And we did pretty damn well, too. Our start was smooth, if not lightening fast, and we all dropped into formation like clockwork, truly a thing of beauty when it happens right. Everyone's exchanges were tight and I didn't throw it down the toilet by "doing a Broekema" on my lap, either. Nice! 1:12 is not exactly lighting the world on fire, but it was a really nice execution. Thanks guys!
There was drama to come. Alex Farioletti and Fergus Tanaka's team set down a blistering 1:09 to smoke us good right off the bat. Then the LTO Velo heavyweights, Vugrincic, Allen and Malenke, who were heavily favored to blitz this event struggled off the line and put in a -for them- very sub-par time. We looked like a silver medal. Not too shabby!
But wait-- There was a late call from the officials that Alex's team had made an illegal exchange, and they were relegated to second. Gold medals for grandpa, dad and the kid! Not exactly the way you'd like to win a race, though. Most in attendance agreed that the call was tenuous at best, and in any case Farioletti's team had the best time by three whole seconds. Not like it was close or anything. But, a gold medal's a gold medal, I guess.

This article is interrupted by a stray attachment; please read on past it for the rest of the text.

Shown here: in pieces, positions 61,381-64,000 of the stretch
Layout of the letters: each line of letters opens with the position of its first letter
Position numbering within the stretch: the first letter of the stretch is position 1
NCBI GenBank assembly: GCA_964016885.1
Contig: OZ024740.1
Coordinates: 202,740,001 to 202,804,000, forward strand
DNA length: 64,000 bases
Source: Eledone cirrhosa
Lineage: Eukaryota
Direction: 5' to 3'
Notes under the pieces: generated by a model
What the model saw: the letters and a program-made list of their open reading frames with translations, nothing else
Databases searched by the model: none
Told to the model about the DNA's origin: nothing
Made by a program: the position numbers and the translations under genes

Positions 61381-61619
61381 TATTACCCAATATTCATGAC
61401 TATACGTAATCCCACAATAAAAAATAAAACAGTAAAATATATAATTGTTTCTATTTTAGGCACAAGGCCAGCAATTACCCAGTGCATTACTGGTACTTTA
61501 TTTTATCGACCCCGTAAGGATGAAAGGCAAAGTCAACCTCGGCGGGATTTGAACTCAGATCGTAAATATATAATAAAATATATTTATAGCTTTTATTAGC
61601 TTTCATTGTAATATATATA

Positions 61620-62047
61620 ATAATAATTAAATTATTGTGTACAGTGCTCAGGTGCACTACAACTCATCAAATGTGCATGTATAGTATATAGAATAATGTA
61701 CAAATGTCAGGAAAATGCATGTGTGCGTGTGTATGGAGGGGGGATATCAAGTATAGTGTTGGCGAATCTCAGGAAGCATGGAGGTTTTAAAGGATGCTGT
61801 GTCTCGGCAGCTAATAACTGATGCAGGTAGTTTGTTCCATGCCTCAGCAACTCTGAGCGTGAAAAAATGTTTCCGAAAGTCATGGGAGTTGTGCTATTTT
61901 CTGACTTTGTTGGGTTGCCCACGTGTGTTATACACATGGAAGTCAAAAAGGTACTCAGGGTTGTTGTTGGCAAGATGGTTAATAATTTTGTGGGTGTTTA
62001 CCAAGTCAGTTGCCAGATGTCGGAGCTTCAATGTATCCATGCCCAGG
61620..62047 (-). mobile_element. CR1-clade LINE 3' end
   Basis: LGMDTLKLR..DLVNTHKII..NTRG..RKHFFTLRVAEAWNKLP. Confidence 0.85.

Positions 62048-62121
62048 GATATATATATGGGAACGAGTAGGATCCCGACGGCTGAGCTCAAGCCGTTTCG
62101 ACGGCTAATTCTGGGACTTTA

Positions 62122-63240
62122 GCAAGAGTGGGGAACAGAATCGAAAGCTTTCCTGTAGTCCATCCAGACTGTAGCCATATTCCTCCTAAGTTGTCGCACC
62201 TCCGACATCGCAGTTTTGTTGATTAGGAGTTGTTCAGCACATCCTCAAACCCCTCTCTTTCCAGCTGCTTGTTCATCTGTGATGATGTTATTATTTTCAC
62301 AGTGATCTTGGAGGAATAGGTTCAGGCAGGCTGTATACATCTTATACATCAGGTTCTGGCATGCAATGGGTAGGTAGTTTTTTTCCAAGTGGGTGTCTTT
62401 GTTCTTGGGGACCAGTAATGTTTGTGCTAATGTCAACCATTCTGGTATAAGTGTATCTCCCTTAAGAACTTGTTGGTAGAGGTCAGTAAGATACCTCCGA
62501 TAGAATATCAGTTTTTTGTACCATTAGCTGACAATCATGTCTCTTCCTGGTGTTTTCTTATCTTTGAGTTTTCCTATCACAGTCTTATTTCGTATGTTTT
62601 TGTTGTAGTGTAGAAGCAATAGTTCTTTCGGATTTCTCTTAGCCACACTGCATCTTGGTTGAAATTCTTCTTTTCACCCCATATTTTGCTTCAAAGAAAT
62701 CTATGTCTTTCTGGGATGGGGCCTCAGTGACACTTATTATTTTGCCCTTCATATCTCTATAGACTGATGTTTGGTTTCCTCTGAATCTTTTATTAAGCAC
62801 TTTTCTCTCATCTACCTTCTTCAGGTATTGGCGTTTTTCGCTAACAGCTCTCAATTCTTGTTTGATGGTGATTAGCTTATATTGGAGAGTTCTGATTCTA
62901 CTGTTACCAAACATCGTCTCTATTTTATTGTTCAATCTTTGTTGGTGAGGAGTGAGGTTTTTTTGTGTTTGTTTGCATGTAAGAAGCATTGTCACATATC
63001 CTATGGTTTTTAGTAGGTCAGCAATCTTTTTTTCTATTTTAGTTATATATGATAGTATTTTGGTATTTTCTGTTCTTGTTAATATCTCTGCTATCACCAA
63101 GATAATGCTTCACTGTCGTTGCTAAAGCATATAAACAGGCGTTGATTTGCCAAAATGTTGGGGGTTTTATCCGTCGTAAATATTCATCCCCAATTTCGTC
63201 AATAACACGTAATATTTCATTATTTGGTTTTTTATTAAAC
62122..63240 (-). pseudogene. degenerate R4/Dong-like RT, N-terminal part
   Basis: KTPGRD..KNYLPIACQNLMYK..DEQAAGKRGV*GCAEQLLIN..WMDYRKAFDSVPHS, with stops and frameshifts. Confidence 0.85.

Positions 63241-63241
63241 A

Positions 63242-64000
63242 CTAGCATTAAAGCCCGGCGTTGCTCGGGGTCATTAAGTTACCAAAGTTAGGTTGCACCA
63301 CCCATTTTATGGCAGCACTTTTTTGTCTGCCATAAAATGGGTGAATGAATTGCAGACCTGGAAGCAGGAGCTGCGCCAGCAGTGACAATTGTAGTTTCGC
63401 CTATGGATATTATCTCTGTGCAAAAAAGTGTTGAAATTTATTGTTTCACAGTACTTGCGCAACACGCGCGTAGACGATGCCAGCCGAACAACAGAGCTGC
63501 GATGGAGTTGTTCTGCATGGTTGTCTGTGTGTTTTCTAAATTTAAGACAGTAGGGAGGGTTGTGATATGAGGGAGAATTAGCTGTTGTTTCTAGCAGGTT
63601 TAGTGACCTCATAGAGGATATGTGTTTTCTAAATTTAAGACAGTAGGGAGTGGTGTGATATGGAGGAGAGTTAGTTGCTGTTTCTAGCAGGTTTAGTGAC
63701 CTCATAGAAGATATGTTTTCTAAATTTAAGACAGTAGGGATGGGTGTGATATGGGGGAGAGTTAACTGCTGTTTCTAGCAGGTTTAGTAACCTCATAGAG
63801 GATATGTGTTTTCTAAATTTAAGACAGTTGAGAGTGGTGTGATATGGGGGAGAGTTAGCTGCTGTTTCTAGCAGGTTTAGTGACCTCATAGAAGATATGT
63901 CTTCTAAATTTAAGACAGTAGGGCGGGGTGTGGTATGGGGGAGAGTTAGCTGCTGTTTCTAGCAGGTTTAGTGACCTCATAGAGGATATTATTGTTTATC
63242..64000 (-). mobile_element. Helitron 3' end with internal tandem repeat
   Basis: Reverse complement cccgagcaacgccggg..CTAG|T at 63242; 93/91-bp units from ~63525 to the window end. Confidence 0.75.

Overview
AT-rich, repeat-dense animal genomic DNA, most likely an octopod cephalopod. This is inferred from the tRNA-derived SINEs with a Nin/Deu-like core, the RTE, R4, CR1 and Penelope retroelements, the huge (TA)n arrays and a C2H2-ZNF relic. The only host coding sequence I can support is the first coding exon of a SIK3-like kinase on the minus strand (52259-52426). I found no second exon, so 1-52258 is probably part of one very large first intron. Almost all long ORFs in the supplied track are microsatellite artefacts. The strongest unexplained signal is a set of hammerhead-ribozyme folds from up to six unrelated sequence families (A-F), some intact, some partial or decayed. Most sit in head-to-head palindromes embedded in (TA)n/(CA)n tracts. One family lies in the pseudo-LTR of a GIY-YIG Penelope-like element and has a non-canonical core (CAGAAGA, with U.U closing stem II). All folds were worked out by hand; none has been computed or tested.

Time to hit the reset button and go back to the drawing board. Today I've finally accepted that this season I've dropped down a big notch from where I was before the move, and I'm not gonna get back there any time soon. On to next season, then.
Posted by Babypuke at 6:51 PM
Sunday, August 7, 2011
So, this guy moves to Japan and discovers track cycling there, falls in love with it, studies on it for a couple of years, even finds out he may have a nickel's worth of talent for it. Same guy reluctantly returns to the US amid Japan's biggest disaster since WW2 with a pregnant wife, and against all odds wins a Stars and Stripes jersey at Masters Nationals at the first crack! That would have been a nice story, right? Well, not so fast, it didn't quite work out that way...
Day One: Kilo
We arrived at Trexlertown on Monday afternoon amid thunderstorms, so no track time the day before racing. Tuesday dawned damp and hot, but dry enough to get on the track. Warm-up was a bit of a shock-- more people than I'd ever seen on a track before were trying to get in a good hard effort at the same time as me, around 400 riders were in T-town for the week. I was out there for 15 minutes and succeeded in surviving, if not really getting in a single hard jump.
I brought my mom along --to race! She's a former roadracer, and at 67 years old more fit than me by a longshot, so when she told me earlier this year that she wanted to come to this event to cheer me on I told her she should compete instead. She already had a keirin bike I'd found for her in Japan, so why not? This summer I've been giving her some training tips which has been a lot of fun for me.